When someone suffers from substance abuse disorder (SUD) or alcohol use disorder (AUD), it’s often difficult for the people around them to understand what’s going on and why the person simply can’t stop. “If they wanted to, they’d just quit” is a common statement. But recovering from drug or alcohol addiction involves so much more than willpower.
The Challenge of Addiction Myths
No matter how much qualitative information is shared in the news, through scientific research, or by reputable treatment centers, many people still don’t consider addiction a medical disease. Here are some of the typical stigmas involving addiction and willpower:
- It’s a character or personality flaw. This has a lot to do with our moral perceptions and how someone is “good” or “bad” if they use substances and become addicted.
- “Addicts” are bad people. Even the most strident efforts of addictions specialists rarely change the minds of people who believe a person with an addiction needs to be punished rather than given help resolving physical, emotional, and mental issues. Unfortunately, many people struggling with AUD or SUD feel this way, too, which is why only 10 percent of all people with these disorders seek necessary treatment. This stigma also contributes to damaging self-talk and labels.
- Addiction is a choice. This line of thinking is where the myth of willpower overcoming addiction takes root. Yes, someone often makes a conscious decision to use drugs or alcohol. The domino effect of addiction begins once these chemicals begin to alter brain processing and bodily functions, creating an uncontrollable pattern of compulsive use. No amount of willpower can completely combat this result.
- Addiction can be cured. According to the National Institute on Drug Abuse, addiction can be treated effectively, just like other chronic health conditions such as asthma or heart disease. But it cannot be cured—only managed successfully for a lifetime. The National Institute on Alcohol Abuse and Alcoholism agrees.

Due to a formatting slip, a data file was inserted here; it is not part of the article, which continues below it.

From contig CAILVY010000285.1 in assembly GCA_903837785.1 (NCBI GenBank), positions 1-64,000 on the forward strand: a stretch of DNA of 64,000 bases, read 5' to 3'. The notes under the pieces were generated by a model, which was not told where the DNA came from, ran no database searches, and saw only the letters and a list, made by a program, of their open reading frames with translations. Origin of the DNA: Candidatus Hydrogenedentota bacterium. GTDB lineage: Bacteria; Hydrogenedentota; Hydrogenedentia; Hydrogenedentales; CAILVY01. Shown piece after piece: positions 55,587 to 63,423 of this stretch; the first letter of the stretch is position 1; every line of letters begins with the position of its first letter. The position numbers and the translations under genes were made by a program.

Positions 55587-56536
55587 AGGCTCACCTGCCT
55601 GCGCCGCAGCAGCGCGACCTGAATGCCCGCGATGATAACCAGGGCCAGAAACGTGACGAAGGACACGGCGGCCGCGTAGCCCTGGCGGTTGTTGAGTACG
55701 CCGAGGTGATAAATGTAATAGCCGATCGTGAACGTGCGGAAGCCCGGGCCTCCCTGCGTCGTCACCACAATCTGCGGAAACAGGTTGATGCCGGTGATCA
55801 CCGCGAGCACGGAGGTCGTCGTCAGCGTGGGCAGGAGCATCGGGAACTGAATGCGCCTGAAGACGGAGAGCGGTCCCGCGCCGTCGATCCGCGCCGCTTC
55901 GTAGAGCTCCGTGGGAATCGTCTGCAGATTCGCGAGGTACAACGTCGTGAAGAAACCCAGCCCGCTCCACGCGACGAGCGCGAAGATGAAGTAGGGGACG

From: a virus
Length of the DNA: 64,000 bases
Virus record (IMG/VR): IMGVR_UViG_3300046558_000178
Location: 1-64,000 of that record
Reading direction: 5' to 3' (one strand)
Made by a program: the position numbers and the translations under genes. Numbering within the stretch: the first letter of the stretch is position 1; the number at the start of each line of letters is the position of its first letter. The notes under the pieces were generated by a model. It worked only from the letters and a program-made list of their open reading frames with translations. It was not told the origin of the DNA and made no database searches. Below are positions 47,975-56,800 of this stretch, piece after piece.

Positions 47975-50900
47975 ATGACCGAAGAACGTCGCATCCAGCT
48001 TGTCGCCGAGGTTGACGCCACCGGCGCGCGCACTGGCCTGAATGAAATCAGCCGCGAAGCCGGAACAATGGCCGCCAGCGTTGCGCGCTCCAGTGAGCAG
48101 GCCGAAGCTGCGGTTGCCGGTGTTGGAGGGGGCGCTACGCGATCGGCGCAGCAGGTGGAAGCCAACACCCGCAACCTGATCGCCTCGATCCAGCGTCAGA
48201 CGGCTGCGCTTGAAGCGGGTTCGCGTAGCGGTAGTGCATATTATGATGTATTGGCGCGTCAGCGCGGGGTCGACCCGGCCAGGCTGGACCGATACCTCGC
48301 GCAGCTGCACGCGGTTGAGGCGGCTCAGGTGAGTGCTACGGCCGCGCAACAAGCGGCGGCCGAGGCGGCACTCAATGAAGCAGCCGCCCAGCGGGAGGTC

When people break away from the myths of addiction and work toward understanding how comprehensive treatment enables someone to examine the underlying reasons for their behavior and what can be done about it, this is when traits such as steadfast resiliency and willpower can benefit recovery efforts.
What Is Willpower?
The American Psychological Association says researchers apply the following definition to willpower. We’ve reprinted it verbatim to take each point individually and apply it to the addiction myth concept:
- The ability to delay gratification, resisting short-term temptations in order to meet long-term goals
- The capacity to override an unwanted thought, feeling, or impulse
- The ability to employ a “cool” cognitive system of behavior rather than a “hot” emotional system
- Conscious, effortful regulation of the self, by the self
- A limited resource capable of being depleted
Having willpower or determination seems simple on the surface. Let’s set up an example.